On the first anniversary of Russia’s full-scale invasion of Ukraine, the Berlin Story Bunker Museum positioned a wrecked Russian tank in front of Russia’s Embassy in Berlin near the iconic Brandenburg Gate.
The tank was destroyed on the outskirts of Kyiv last March and delivered to Germany with the Ukraine Defense Ministry’s help. It serves as a symbol of the Russian President Vladimir Putin’s “downfall,” the museum’s curator Wieland Giebel told Reuters.
On February 25, Germany’s socialists and far-right parties held a “Rebellion for Peace” rally at the same location. The organizers demanded that the German government stop providing military aid to Ukraine. According to the Deutsche Welle, the rally’s organizers, “renegade socialist politician” Sahra Wegenknecht and writer Alice Schwarzen, called for negotiations with Russian President Vladimir Putin, claiming that “there is no defeating the greatest nuclear power” and warning of World War III if a settlement is not reached. (Nuclear saber-rattling is Vladimir Putin’s signature threat.)
On Twitter, the far-right Alternative for Germany (AfD) party used the hashtag “b2502” (i.e. “Brandenburg, February 25”) to claim that 50,000 attended the rally.
“More than 50,000 participants came to b2502…”
The Guardian published photographs of people wrapped in Ukrainian flags and carrying banners that read “Stop Putin’s War,” “Help Ukraine defend itself,” and “Not delivering weapons to Ukraine is the equivalent to genocide support.” Many Ukraine sympathizers came to the “Rebellion for Peace” rally to protest against its pro-Russian agenda, the newspaper reported.
Videos, shared on Twitter, showed AfD members trying to prevent Ukraine supporters from raising their banners.
AfD tweeted a photograph of its leader, Joerg Urban, at the rally holding a white paper pigeon – a symbol of peace.
The far-right party has long been accused of having ties with the Kremlin, and Urban was among the AfD leaders who visited Russian-occupied Ukrainian territory at Moscow’s invitation.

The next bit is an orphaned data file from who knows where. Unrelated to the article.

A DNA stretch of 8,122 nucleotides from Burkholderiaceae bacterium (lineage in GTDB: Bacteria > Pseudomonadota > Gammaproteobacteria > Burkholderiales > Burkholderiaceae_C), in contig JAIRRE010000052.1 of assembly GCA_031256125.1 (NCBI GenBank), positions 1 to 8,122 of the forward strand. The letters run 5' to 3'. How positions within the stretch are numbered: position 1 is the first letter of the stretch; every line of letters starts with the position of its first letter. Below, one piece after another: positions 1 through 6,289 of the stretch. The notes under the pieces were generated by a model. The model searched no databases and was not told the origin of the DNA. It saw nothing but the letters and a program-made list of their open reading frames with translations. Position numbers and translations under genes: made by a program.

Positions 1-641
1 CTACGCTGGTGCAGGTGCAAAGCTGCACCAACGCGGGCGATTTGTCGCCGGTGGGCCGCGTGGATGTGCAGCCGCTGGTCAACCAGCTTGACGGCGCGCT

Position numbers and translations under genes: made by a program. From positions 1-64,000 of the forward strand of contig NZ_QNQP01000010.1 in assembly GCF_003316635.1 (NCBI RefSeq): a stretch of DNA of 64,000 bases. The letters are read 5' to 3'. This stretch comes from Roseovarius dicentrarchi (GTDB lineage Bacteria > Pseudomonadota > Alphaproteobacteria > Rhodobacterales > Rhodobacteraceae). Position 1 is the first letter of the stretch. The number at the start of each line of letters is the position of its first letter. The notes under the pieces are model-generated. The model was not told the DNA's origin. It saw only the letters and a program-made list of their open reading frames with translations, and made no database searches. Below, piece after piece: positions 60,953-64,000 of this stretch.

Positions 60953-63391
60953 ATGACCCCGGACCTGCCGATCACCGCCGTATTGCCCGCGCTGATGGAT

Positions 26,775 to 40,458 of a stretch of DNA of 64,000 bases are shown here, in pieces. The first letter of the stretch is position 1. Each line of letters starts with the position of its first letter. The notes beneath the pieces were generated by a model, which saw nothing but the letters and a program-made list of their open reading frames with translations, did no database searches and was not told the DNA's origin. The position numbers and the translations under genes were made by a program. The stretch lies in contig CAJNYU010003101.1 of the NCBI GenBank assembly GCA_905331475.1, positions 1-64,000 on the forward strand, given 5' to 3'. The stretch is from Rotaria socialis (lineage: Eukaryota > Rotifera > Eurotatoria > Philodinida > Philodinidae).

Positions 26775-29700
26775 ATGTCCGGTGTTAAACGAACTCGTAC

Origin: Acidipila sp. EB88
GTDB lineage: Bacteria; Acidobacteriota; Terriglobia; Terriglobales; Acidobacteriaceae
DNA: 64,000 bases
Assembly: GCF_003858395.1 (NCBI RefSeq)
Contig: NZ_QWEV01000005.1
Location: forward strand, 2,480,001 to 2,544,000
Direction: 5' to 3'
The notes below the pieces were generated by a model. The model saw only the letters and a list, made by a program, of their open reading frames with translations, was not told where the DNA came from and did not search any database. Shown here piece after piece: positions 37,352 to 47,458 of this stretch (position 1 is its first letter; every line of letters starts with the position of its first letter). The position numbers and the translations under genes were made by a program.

A prominent advocate of right-wing extremism, Urban has claimed that to survive as a nation, Germany must remain “homogeneous.” In 2021, German intelligence put AfD under surveillance, making it the country’s first major political party since World War II to be formally monitored as a threat to its constitution.
In Russia, the state media reported the Berlin rally was a show of support for Russia. Most reports have focused on the rusted tank in front of the Russian embassy.
“The place has become a shrine for the Germans’ pilgrimage… thousands and thousands of Berliners laid flowers on the Russian tank,” said Yevgeny Popov, host of “60 Minutes,” the highly-watched talk show on Channel 1 state television, on February 26. The video footage showed the tank covered in red roses.
RT, formerly Russia Today, the Kremlin’s main foreign propaganda outlet, published a video of the tank that said Berliners laying flowers on the Russian tank “has become a symbol of the fight against neo-Nazism in Ukraine.” (Putin used the neo-Nazi propaganda narrative in justifying the attack on Ukraine.)
Yet footage broadcast by Popov’s “60 Minutes” also showed AfD members tearing a Ukrainian flag off the tank and keeping people from approaching it.
It also showed Alexander von Bismarck, a well-known German supporter of Vladimir Putin, explaining it was members of his group who brought the flowers to the tank.
“It is very important that we have brought 2,000 roses and laid them on the tank in front of the Russian embassy,” Bismarck said. “It is to show our government that it needs to start negotiating. Russia is not our enemy. We are friends. We have been building these relations for the last 30 years.”
Like the AfD leaders, Bismarck has visited Russia at the Kremlin’s invitation several times, including as a foreign observer during Putin’s presidential election in 2018. The European Union included Bismarck on its list of “fake observers” brought from abroad to help Russia try to pass that vote off as democratic and transparent.
The “Rebellion for Peace” rally was criticized in Germany, with Finance Minister Christian Lindner saying its organizers did not support Ukraine and were thus “on the wrong side of history.” Katja Mast, a representative of the Social Democratic Party in the Bundestag, said the organizers “serve Russian propaganda.”